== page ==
How To Cope When You’re Living With A Man Child

If you’re in, or have ever been in, a heterosexual relationship as a woman, you’ve likely encountered the Man Child at some point.

You find yourself coming home from work to find Man Child has set up shop on the couch, leaving the kitchen full of unwashed dishes. You’re picking up wet towels that have been left on the bathroom floor all day. If you left the laundry pile untouched, clothes wouldn’t get washed for the next six months. Yes, we’ve all unfortunately come across an unhelpful man or two in our lives. This seems to be quite common across the board, as women do more housework than men in 93% of British households – even when both parties are working full-time.

Common, yes. But should we be putting up with it? Hell no. “When a partner doesn’t help around the house, the other partner can feel exhausted, used, or even unloved (e.g., if that partner’s love language is Acts of Service, they may end up feeling unloved and unappreciated). That can create room for resentment and disagreements,” says relationships expert, Callisto Adams.


That towel was the one she found on the floor yesterday after he took a shower #cringey#manchild#toxicrelationship#ick#foryou

♬ original sound - Jack Ryan

Why do men act like this?

“There’s no particular one-fits-all root cause of the ‘Man Child’ phenomenon,” says Adams. “In fact, there is a myriad of factors — social, familial, economic, and cultural — that contribute to a child growing up to become a child-like adult.

“A neglecting parent, a chaotic household, an insensitive parent, an overly controlling parent, an ‘obsessed with my little king’ mom, and a lot of other conditions can affect one’s personality when growing up. Such circumstances become a mould that shapes that child’s adulthood traits and behaviours.”

How can we ask our partners to help out more?

Addressing things head-on is the best tactic, says Callisto: “One of the first things to do to have your man-child partner stop expecting you to pick up the emotional and unpaid labour in the home is to speak up.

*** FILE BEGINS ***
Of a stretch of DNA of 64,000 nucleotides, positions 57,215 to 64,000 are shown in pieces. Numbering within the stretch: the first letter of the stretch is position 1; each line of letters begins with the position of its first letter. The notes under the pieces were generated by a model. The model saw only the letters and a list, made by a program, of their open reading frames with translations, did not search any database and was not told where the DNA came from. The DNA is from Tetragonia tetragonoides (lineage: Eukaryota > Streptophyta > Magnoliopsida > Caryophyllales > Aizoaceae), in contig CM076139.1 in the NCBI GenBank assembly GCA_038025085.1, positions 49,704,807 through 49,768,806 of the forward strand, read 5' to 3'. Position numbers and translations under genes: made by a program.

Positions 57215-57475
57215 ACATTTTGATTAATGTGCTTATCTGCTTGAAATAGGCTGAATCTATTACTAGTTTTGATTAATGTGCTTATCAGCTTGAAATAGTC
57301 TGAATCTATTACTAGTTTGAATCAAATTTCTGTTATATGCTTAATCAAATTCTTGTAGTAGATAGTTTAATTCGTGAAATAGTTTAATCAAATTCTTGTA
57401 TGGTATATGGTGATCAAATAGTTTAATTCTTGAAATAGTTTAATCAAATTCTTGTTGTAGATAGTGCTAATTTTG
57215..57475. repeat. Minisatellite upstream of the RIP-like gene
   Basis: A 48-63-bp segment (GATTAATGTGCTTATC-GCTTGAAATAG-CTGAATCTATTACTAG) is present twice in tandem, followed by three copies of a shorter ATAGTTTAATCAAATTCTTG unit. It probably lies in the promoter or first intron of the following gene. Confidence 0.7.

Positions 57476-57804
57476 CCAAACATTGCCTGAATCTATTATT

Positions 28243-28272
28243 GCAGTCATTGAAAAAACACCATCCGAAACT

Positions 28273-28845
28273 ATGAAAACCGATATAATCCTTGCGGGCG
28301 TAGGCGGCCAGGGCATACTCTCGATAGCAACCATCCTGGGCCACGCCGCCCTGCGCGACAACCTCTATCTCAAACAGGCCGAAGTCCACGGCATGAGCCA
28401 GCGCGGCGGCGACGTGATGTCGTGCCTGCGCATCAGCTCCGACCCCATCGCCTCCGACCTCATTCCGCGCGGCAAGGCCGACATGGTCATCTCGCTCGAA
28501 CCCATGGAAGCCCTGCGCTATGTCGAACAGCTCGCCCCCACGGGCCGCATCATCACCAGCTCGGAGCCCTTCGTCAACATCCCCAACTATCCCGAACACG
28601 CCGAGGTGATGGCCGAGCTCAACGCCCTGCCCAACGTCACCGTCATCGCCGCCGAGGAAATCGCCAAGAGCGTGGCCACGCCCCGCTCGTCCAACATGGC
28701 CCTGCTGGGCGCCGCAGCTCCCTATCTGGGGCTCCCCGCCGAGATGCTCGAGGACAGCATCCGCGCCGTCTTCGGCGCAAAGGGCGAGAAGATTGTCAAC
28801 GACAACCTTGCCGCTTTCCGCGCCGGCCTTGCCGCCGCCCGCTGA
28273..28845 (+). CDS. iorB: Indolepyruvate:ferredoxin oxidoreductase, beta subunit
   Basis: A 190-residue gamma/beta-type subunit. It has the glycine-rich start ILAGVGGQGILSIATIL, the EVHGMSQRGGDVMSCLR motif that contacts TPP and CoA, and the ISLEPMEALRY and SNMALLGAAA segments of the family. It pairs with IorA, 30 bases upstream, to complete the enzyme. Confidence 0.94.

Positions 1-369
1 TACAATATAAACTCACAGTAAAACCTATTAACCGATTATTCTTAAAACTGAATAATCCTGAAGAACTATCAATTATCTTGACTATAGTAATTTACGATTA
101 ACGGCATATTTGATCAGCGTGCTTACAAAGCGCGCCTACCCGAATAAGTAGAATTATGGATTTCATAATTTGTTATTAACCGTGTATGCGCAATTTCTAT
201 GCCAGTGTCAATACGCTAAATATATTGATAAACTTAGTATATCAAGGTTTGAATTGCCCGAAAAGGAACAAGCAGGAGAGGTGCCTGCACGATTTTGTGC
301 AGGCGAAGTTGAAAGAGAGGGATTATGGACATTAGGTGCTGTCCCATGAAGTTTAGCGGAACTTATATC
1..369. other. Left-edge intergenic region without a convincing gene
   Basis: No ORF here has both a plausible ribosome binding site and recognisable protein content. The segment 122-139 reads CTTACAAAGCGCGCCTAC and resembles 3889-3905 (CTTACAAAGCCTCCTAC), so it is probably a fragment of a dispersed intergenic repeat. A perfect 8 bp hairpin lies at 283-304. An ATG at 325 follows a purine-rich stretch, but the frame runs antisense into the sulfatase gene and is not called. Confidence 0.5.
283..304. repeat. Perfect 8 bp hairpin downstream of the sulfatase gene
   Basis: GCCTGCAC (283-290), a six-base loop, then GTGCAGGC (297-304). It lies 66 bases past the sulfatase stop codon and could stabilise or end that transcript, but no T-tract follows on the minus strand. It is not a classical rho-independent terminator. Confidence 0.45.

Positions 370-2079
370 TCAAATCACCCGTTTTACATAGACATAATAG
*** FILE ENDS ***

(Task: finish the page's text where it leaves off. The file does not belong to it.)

“Considering that this man has low awareness and emotional intelligence, you have to approach him very calmly and you should avoid accusatory tones.

“These men fire up the moment they sense a finger pointed at them. This is why you have to be careful when addressing your concerns. After speaking up, it’ll be time to work things through together. As ironic as it may sound, you’ve got to help him on this one.

“Instead of simply dropping him in the middle of nowhere and expecting him to pick his feet up and start doing something, you’ll have to team up with him. Be there for him and guide him as to where and what he can do exactly to become a better partner and to improve.

“For example, you can give him a friendly reminder to do the laundry, or that it’s his turn to clean up the house today. On the other hand, when it comes to the emotional aspect you can suggest going to couples’ or individual therapy, integrating tactics that can help you be more mindful around each other, etc.”

And if all that sounds like too much hard graft and you’re not really feeling it anymore, then you can always take a leaf out of Britney’s book and DUMP HIM. Good luck!